Press releases have been very much on lead trainer Guy‘s mind as he is about to help a communications company with writing them. There will be elements in the course on targeting of course, and making sure you know who you’re talking to. There will also be a little bit on language and some of the rules.
Many of these are utter baloney. Let’s have a look at a few.
I before E except after C
Press releases need accurate spelling but is this one really a rule? We’ll be asking the younger delegates whether they still have to learn this nonsense. It was drummed into previous generations as a rule of spelling. Guy’s own teacher in the 1970s tried adding “I before E except after C and when the sound is ‘ee'” because some bright spark aged eight had pointed to the word “weird”.
Nobody should blame the teacher for trying to rearrange reality so that the rule still worked. There are indeed examples in which an “ei” construction is there and sounds like “ee”. The difficulty is that there are also words like “neighbour” and “feint”, and we are now (in the UK) living during Charless III’s “reign”.
There are too many exceptions to this rule for it to make sense. It’s suitable for the bin only.
-ize is an Americanism
A lot of press releases come from America and it’s reasonable that they have American spellings. The popular conception is that if a word finishes “ize” when it could finish “ise” then it’s an Americanism and should be changed.
Now check the Oxford English Dictionary. Both are acceptable. The trick is to be consistent. Also if your client has a particular take on this (and they should) then make it consistent. It’s technically wrong to suggest “-ize” is American only but it’s so ingrained by now it doesn’t matter, we just do what the client says.
You should never use a preposition to start or finish a sentence
Press releases need clarity. And that means listening rather than picking at every archaism. OK, you knew we were going to start a sentence with an “and” or “but” immediately you saw the sub-heading. But it works and makes sense. You knew we were going to start a sentence with “but”, too, didn’t you.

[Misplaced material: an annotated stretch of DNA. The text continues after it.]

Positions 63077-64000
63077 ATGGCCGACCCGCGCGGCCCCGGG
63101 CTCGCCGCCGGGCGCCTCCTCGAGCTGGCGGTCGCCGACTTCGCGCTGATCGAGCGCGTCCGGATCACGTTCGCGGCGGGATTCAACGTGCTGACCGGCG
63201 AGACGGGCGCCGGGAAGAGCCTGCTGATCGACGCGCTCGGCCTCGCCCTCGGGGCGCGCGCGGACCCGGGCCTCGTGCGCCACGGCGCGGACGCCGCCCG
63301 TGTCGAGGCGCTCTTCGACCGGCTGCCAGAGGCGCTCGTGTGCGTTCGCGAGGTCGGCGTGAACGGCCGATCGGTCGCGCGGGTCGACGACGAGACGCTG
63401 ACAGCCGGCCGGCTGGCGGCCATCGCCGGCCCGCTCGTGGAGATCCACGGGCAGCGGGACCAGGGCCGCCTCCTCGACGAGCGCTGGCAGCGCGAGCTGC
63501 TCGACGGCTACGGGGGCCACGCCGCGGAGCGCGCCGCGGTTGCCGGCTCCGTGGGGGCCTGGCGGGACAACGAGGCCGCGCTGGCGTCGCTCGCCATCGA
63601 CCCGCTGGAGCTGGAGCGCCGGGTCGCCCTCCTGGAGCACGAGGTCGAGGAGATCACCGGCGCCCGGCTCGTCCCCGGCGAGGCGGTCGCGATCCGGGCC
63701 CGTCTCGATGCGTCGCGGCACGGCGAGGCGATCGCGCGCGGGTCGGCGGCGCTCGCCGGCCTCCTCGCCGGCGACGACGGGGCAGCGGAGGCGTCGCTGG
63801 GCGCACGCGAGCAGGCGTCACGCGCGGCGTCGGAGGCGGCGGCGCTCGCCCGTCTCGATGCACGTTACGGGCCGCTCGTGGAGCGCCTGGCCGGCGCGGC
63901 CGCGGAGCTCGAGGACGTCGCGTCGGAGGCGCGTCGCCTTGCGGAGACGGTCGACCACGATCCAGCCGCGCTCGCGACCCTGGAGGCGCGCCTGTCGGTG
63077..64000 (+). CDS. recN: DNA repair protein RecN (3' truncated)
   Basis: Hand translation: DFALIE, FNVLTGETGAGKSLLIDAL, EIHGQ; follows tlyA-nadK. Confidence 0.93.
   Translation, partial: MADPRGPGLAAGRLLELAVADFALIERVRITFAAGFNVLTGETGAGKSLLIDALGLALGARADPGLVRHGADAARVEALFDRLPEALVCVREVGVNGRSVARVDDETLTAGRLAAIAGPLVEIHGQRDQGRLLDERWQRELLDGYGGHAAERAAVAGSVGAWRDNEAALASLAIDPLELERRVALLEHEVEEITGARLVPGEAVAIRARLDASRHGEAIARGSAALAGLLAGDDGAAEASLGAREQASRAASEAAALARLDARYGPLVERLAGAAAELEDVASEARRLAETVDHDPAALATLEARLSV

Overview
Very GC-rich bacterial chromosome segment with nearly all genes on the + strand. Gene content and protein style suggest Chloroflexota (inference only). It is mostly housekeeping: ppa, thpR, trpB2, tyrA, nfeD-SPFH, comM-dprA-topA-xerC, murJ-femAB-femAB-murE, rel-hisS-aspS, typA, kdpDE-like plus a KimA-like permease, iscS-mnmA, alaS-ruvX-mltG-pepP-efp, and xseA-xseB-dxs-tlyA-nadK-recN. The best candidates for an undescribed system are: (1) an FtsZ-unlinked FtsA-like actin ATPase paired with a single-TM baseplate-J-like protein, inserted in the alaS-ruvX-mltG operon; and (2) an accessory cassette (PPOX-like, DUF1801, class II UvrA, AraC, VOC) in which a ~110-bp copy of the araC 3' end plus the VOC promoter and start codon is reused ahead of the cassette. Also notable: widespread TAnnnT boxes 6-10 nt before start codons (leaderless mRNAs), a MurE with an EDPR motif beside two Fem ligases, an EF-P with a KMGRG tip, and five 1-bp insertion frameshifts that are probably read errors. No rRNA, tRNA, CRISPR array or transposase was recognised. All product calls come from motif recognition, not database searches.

Companies are always referred to in the singular
In most cases this is true, although at the time Guy became a journalist the Wall Street journal would refer to IBM and others as “they”. That’s stopped now but it really doesn’t matter whether you refer to companies as singular or plural as long as you stick to a house style; the fact that we haven’t been able to find a major source that uses plural suggests you’re safer with singular.
EXCEPT when you’re referring to a sports team. Football commentators and journalists will always, at least in the UK, refer to “they” when talking about a team.
Never split an infinitive
That’s the “to do” bit of a verb. Of course you can, as Star Trek proved all those years ago – “To boldly go…” might have sounded neater as “To go boldly” but the writers wanted “boldly” closer to the beginning and it made the right impact. The trick is to ensure you don’t put too many words between the “to” and the “go” bit. “To boldly go” is fine; “To boldly, but not so urgently that you haven’t got time for a cheese sandwich to take the edge off, go” is deliberately terrible but you get the idea. The reader will have forgotten the “to” bit by the time they get to the main point of the sentence.
There are other examples of course. But those are a few Guy will be pointing to this afternoon.
Does your team need help with press release writing? We are available – drop Lindsay a note by clicking here and she’ll set up a time for an initial no-obligation conversation.